Monday, July 11, 2016
Published April 2016 by Knopf Doubleday Publishing Group
Source: this one arrived unexpectedly on my doorstep (okay, in my mailbox) from the publisher
Twenty-two-year-old Jane Fairchild has worked as a maid at an English country house since she was sixteen. For almost all of those years she has been the clandestine lover to Paul Sheringham, young heir of a neighboring house. The two now meet on an unseasonably warm March day—Mothering Sunday—a day that will change Jane’s life forever.
As the narrative moves back and forth from 1924 to the end of the century, what we know and understand about Jane—about the way she loves, thinks, feels, sees, remembers—expands with every vividly captured moment.
I hadn't heard of the book when it arrived in my mailbox and I certainly didn't need any more books. But I held onto it simply because it was short, fewer than 200 pages. Yep, that's the only reason. A girl's always gotta have a few quick reads on hand for when she needs a break from longer reads. But that's not really the reason I chose to read it now. The reason I chose to read it now was because JoAnn, of Lakeside Musing, listed it as one of her favorite books so far this year. I'm not sure JoAnn and I have ever disagreed on a book so if she loves it, I'm going to read it.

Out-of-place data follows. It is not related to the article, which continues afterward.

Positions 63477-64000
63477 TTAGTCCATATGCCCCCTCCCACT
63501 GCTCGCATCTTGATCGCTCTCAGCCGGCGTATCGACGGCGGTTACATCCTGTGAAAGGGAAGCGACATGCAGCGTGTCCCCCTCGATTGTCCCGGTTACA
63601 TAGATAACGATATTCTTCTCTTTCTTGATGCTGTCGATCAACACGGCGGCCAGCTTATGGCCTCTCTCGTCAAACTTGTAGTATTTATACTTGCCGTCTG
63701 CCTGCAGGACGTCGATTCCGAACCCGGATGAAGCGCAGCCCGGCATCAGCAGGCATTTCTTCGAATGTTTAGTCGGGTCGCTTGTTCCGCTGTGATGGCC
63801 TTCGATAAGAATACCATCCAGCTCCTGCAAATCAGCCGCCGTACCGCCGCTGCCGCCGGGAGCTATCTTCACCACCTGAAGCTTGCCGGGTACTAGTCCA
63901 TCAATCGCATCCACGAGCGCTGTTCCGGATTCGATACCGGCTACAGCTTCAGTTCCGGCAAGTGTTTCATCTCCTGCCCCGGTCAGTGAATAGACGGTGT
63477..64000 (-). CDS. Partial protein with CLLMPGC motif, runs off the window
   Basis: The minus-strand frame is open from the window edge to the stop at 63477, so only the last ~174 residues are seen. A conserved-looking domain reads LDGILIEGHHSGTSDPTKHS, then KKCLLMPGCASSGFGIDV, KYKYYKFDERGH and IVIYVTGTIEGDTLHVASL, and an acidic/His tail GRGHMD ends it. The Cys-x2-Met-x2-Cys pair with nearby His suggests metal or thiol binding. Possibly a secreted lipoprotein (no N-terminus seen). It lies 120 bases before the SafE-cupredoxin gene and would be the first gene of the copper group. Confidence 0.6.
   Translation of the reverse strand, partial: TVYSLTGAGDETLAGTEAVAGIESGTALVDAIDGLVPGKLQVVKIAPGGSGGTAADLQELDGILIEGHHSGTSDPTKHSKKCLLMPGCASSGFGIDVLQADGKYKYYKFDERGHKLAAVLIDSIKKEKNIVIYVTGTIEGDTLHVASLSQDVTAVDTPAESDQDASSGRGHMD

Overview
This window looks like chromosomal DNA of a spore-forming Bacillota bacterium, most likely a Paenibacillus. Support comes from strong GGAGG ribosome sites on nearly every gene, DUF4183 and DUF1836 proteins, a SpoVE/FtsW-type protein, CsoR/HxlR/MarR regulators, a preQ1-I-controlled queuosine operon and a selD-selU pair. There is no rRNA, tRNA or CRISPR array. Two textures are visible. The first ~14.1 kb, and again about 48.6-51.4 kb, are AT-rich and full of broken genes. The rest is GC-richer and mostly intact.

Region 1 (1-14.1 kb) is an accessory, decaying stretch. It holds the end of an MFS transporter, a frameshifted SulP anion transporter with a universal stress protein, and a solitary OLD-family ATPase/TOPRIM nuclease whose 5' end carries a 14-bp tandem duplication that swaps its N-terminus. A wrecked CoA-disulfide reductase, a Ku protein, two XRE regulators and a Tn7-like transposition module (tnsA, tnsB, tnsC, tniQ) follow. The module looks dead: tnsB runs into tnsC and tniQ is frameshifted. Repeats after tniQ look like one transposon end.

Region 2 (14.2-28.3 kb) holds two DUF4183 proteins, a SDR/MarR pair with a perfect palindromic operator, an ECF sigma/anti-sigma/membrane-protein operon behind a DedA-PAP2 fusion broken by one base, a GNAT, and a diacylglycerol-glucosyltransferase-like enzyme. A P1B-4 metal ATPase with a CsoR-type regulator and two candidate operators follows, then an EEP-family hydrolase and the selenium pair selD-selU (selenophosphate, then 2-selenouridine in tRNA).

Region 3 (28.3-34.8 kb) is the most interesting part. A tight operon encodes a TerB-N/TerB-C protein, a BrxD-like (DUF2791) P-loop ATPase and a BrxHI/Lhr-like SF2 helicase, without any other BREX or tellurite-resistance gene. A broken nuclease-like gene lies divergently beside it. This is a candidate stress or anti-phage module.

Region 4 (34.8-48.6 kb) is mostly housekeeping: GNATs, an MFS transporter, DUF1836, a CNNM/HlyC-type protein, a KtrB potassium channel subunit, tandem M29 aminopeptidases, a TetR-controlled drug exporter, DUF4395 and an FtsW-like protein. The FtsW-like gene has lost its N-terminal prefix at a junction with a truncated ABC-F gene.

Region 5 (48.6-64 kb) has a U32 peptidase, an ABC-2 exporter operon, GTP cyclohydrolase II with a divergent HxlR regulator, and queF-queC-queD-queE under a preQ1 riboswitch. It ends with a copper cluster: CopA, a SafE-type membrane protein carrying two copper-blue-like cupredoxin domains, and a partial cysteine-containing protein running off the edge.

As ever, JoAnn didn't steer me wrong.
You don't have to read very many pages into Mothering Sunday to know that Graham Swift is British. What is there about British writers that makes their writing so different from all other writers? Certainly some of it is owing to the class structure and the interaction between the upstairs and downstairs in English homes. Mothering Sunday, unfolds slowly, beautifully, and deeply emotionally, highlighting the differences between the lives Jane and Paul have led and the futures they have to look forward to. Swift brushes back and forth in time, touching gently again and again on small details that are incredibly telling. Swift sets his story just after the first World War when families were just recovering from the loss of their sons, when changing times meant the wealthy were finding they could no longer live in the ways they had been for generations, when the working class began to see a way out of servitude. Mothering Sunday is a small window with an wide-ranging, beautiful view.